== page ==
Following his heart

For Frank Sanchez, it all started with a chance encounter.

Years before the Tampa mayoral candidate worked as a Washington insider and became a wealthy businessman, Sanchez, as a 19-year-old college freshman, happened to be working as busboy at a banquet for Florida’s gubernatorial candidates. As he studied the candidates that night, one in particular caught his attention.

“The guy I really liked, no one said he would win,” Sanchez said. “But I followed my heart.”

He latched himself on to the candidate, who proved his critics wrong and became Florida’s governor. Later, that governor, a Democrat named Bob Graham, became a U. S. Senator.

Sanchez said he worked more than six years in Graham’s office, while earning business and law degrees at Florida State University. His experiences during that period laid the groundwork for a whirlwind decade in Sanchez’ life.

From Tallahassee, Sanchez went to Harvard and was hired by a worldwide consulting firm. Sanchez boasts his international business experience as one of the factors that separate him from his fellow mayoral candidates. He said he has traveled to more than 30 countries.

In the 1990s, Sanchez went to Washington. He served as an adviser during the Clinton Administration.

Sanchez’ resume is no doubt impressive. But many have wondered why a wealthy international businessman would want to step away from that lifestyle and run for mayor of Tampa. Sanchez said the move came following a life decision.

“I wanted to come back to my hometown,” Sanchez said. “As much as I loved work and business, I get a tremendous pleasure in public service.”

That love of public service, Sanchez said, came from his mother. Sanchez said his mother was a part of many organizations to serve people in Tampa.

“My mother is my hero and my source for inspiration in public service,” Sanchez said.

His dad, on the other hand, owned a small business. His father, Sanchez said, fostered in him the love of business and set the groundwork for his career.

It is his international business experience that Sanchez said separates him from the other candidates.

“Tampa is not the sleepy town it used to be,” Sanchez said. “Part of Tampa’s future has been linked to international commerce.”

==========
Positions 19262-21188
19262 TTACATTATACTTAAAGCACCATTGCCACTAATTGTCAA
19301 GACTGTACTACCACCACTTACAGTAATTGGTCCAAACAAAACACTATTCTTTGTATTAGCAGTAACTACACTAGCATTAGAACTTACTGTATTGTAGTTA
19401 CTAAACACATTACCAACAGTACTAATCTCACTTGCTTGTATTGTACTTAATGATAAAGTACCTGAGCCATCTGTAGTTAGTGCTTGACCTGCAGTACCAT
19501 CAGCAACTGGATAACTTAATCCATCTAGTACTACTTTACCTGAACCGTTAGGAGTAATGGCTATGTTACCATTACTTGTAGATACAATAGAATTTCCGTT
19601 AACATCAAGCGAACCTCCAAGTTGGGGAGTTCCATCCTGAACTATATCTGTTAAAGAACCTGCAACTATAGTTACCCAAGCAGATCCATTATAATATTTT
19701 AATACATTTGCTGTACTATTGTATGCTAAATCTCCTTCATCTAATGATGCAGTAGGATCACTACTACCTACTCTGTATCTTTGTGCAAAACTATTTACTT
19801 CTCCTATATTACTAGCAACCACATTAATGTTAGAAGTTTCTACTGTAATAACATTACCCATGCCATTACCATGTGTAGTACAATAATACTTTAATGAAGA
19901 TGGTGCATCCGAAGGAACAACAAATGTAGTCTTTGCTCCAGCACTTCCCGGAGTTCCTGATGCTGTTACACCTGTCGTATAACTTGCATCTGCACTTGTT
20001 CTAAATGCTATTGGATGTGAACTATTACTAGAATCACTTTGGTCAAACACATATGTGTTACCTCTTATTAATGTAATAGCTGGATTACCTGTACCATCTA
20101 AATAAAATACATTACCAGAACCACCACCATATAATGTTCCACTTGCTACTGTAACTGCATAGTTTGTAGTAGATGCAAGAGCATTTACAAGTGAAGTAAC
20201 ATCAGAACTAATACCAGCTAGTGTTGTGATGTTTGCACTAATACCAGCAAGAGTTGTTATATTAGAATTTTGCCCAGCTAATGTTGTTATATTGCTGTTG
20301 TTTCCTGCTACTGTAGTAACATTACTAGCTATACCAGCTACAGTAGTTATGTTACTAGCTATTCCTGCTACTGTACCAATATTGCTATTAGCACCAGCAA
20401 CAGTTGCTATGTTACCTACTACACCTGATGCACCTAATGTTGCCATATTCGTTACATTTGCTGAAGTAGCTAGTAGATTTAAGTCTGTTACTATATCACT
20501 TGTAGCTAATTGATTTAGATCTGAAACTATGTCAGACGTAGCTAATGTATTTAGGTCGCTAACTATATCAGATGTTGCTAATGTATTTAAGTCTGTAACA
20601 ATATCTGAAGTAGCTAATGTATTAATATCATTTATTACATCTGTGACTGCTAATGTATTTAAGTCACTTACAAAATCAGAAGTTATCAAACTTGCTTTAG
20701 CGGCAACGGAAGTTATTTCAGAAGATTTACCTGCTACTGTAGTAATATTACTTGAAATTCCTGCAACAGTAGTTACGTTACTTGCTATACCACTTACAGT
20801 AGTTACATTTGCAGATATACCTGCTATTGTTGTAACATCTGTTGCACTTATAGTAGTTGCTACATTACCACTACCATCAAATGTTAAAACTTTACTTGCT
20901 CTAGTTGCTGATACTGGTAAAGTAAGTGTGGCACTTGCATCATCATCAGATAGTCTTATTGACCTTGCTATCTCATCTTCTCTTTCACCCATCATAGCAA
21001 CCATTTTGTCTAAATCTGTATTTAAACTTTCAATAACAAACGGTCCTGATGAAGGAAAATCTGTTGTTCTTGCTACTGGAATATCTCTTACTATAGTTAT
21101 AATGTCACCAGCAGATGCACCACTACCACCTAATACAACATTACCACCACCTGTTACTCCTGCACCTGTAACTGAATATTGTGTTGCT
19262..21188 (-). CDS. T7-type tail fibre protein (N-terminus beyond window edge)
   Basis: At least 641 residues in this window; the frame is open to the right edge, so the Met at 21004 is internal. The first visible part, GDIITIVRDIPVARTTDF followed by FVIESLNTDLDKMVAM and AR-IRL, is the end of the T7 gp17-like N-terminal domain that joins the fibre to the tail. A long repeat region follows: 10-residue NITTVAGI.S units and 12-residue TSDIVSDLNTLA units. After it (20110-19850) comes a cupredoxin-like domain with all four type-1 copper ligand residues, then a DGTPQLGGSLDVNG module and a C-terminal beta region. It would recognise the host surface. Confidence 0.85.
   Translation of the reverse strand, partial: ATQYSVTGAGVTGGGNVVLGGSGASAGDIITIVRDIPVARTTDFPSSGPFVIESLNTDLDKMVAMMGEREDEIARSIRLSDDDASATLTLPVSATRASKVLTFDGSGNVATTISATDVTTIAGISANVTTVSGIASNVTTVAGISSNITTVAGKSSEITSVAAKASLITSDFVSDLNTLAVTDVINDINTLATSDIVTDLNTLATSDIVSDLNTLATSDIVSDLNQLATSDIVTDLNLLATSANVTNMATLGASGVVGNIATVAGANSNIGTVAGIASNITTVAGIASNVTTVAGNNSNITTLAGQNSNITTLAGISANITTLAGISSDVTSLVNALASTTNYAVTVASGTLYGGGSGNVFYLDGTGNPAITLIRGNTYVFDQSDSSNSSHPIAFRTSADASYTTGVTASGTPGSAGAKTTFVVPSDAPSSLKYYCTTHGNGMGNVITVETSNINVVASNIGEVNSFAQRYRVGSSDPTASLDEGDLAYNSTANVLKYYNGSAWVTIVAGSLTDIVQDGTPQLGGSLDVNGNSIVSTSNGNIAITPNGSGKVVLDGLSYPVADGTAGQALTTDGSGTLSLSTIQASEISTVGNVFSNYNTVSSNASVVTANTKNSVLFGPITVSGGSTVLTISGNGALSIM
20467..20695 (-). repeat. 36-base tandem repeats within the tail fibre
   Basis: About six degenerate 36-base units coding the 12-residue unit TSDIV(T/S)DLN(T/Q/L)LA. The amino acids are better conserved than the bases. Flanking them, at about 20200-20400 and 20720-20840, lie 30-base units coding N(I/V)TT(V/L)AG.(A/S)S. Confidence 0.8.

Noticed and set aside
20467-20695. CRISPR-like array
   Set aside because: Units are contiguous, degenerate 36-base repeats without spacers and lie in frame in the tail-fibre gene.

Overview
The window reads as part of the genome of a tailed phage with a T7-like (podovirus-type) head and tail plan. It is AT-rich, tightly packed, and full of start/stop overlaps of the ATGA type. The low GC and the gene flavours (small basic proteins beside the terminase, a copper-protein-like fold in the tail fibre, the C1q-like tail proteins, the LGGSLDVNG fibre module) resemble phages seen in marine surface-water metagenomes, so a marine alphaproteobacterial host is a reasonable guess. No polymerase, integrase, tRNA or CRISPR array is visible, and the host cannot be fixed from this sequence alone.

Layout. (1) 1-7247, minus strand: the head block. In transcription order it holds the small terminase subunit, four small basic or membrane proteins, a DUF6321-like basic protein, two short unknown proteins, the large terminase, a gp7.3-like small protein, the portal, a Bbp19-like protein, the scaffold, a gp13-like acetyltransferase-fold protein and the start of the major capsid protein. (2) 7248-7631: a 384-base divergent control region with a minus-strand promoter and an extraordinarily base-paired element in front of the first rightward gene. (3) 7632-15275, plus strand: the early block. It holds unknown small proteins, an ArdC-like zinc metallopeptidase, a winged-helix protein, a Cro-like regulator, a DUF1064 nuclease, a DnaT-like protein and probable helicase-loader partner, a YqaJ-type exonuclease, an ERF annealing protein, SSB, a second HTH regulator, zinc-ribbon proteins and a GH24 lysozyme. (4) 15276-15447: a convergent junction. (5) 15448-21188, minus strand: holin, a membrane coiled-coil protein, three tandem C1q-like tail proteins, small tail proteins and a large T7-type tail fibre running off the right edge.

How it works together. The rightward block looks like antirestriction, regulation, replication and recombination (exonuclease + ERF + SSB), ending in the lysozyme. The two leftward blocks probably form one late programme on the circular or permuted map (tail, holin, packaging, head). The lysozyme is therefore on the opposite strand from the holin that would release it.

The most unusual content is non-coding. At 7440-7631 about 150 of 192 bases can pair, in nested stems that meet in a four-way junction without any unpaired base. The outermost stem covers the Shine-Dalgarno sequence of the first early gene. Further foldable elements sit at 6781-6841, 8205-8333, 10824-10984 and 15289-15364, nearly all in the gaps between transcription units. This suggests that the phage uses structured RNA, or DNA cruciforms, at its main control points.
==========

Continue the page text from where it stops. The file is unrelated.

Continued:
Sanchez said he wants to turn Tampa into an international market by increasing tourism and business. He said Tampa is in a perfect location to have a relationship with Latin America and the Caribbean.

“Tampa is geographically blessed,” Sanchez said. “Not to take advantage of that is foolhardy.”

Sanchez said his international experience will be vital to making that happen. But it is those experiences that Sanchez’ fellow candidates are attacking. The candidates, many of whom have emerged from local government, have said that Sanchez has been away in Washington and away on business for a long time. That, they say, means that he is not in touch with the city.

“If that’s the worst they can say about that, then they can keep saying it,” Sanchez said. “Tampa doesn’t live in isolation. Tallahassee, Washington, I can bring all those experiences … No one has (my) combined sets of experiences and skills.”

And it is with that experience that Sanchez said he will attack the problem that is Tampa’s economy. With the economy as one of the strongest points of debate in the race, most of the candidates have said new and bigger businesses need to be attracted to Tampa in order to improve the city’s tax base.

Sanchez said his idea is a little different.

“We need to rethink economic development,” Sanchez said. “It’s not only about getting big business here, but about working with what we have.”

Sanchez said he wants to help fledgling businesses in Tampa grow into nationally recognized corporations. That, he said, will bring jobs and money into the economy.

Sanchez, like his fellow candidates, said a big part of that development is USF. He said USF is an “economic engine.”

“We have to recognize that (USF) is part of the economic mix,” Sanchez said.

In addition, Sanchez said Tampa International Airport needs to expand to include many more international flights.

Sanchez said once money is in place in the economy, he can begin to attack neighborhood issues that are the centerpieces of other candidates’ platforms. But, right now, he said, they may have to wait.

“I fully support those,” Sanchez said. “But how are we going to pay for it? I’m not sure, to be fully honest.”

But, Sanchez said, he will continue to spread his message that a strong business leader can expand the Tampa economy and lead to an improved city. He said he feels confident that people will agree with his vision.

“I see Tampa becoming a city that other cities would like to emulate,” Sanchez said. “I believe it can be a model.”